Leive published research titled “Health Insurance Design Meets Saving Incentives: Consumer Responses to Complex Contracts.” It studies whether consumers use their Health Savings Accounts (HSAs) as savings vehicles and how they impact health spending.
HSAs grew in popularity as a way to lower rising healthcare costs. Leive found, however, that many consumers don’t fully understand HSA features. In particular, HSA savings can be interchangeable with other savings, like retirement plans.
“Dr. Leive’s research gives us insight into consumer behavior that goes into why participants are choosing HSAs and how HSAs can contribute to their overall financial well-being,” said Surya Kolluri, head of the TIAA Institute. “The study also has implications for participants who choose HSAs as a means to offset how much money they spend from retirement accounts to pay for health care costs.”
“Consumers are increasingly responsible for making their own health insurance and saving decisions,” said Leive. “HSAs provide unparalleled incentives to save for lifetime health expenses. Few consumers, however, actually use HSAs in this manner, leaving substantial amounts of money on the table.”
The 2022 Samuelson Award panel of distinguished judges includes:
- Vickie Bajtelsmit, a professor emeritus at Colorado State University
- James Choi, a finance professor at Yale University
- Camelia Kuhnen, an expert in neuroeconomics, behavioral finance, and corporate finance at the University of North Carolina – Chapel Hill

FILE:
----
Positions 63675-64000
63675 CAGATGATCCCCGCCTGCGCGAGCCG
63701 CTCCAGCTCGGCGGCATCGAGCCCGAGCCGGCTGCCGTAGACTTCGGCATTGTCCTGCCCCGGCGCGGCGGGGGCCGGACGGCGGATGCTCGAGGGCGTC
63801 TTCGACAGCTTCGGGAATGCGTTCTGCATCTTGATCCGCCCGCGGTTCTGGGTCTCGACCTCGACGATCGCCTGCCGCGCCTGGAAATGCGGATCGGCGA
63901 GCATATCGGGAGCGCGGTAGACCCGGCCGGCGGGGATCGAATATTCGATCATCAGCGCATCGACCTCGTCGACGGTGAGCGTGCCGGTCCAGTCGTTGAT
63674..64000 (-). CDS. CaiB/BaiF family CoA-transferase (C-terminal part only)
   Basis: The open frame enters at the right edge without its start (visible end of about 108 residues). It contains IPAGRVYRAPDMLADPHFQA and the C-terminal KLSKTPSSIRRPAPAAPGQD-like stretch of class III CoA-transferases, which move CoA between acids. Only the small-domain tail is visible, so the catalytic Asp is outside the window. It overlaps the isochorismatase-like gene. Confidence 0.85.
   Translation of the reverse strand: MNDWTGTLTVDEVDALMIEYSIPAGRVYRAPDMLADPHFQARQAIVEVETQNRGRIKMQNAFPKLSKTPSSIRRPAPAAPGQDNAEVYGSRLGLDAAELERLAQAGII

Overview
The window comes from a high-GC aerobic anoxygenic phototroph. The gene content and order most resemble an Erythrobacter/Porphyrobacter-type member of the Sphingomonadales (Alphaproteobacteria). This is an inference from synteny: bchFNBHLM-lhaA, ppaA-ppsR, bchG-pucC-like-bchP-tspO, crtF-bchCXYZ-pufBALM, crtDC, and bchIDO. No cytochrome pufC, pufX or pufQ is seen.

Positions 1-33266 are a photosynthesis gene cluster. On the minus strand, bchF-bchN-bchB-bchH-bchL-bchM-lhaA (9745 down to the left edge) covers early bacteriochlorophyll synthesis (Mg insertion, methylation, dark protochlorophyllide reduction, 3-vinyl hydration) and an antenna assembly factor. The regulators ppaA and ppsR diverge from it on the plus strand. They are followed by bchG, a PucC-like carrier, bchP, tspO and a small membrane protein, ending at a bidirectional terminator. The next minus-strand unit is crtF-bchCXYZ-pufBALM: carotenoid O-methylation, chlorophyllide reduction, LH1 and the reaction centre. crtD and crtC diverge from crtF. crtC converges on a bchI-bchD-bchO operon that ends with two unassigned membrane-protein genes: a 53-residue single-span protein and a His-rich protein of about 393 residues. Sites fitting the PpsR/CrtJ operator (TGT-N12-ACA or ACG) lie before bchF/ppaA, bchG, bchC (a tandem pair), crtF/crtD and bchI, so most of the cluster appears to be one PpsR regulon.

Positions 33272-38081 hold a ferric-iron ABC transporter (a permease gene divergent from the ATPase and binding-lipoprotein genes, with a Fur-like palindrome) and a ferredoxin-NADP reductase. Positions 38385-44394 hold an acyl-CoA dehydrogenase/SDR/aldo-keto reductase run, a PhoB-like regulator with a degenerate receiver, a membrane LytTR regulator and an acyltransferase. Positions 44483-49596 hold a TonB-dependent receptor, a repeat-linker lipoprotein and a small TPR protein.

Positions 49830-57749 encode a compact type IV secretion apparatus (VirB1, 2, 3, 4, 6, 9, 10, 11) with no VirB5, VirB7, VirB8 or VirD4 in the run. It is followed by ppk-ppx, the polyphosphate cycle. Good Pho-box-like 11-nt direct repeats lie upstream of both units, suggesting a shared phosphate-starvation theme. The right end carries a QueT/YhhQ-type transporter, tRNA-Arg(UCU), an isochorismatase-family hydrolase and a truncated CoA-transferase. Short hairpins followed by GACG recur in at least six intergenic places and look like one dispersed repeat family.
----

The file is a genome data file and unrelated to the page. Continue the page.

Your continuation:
- Lee Lockwood, a professor in the department of economics at the University of Virginia
- Pascal Noel, a finance professor at The University of Chicago Booth School of Business and a Faculty Research Fellow at the National Bureau of Economic Research
“This paper makes two important contributions. On a personal finance level, it shows you’re probably using your HSA suboptimally,” said James Choi, a professor of finance at Yale University. “Fortunately, the tax-minimizing strategy, while counterintuitive, is very easy to implement. And on a policy level, it suggests high-deductible health plans are not achieving their goal of reducing growth in health care costs.”
The Samuelson Award – named in honor of the Nobel Prize winner and former CREF trustee, Paul A. Samuelson – is presented annually by the TIAA Institute to recognize an outstanding research publication designed to increase Americans’ lifelong financial well-being. Winners are chosen by an independent panel of judges—consisting of Institute Fellows and previous award recipients— and receive a $10,000 cash prize. Past recipients include four Nobel laureates. Learn more about the TIAA Paul A. Samuelson Award here.
The TIAA Institute helps advance the ways individuals and institutions plan for financial security and organizational effectiveness. The institute conducts in-depth research, provides access to a network of thought leaders, and enables those it serves to anticipate trends, plan future strategies and maximize opportunities for success. For more information about the TIAA Institute, visit www.tiaainstitute.org.
TIAA is a leading provider of secure retirements and outcome-focused investment solutions to millions of people and thousands of institutions. It is the #1 not-for-profit retirement market provider1, paid more than $6.4 billion in lifetime income to retired clients in 2021 and has $1.2 trillion in assets under management (as of 9/30/2022)2.
As of July 21, 2022. Based on data in PLANSPONSOR’s 403(b) 2022 DC Recordkeeping Survey, combined 457 and 403(b) data.
As of September 30, 2022, assets under management across Nuveen Investments affiliates and TIAA investment management teams are $1,179 billion.
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SOURCE TIAA Institute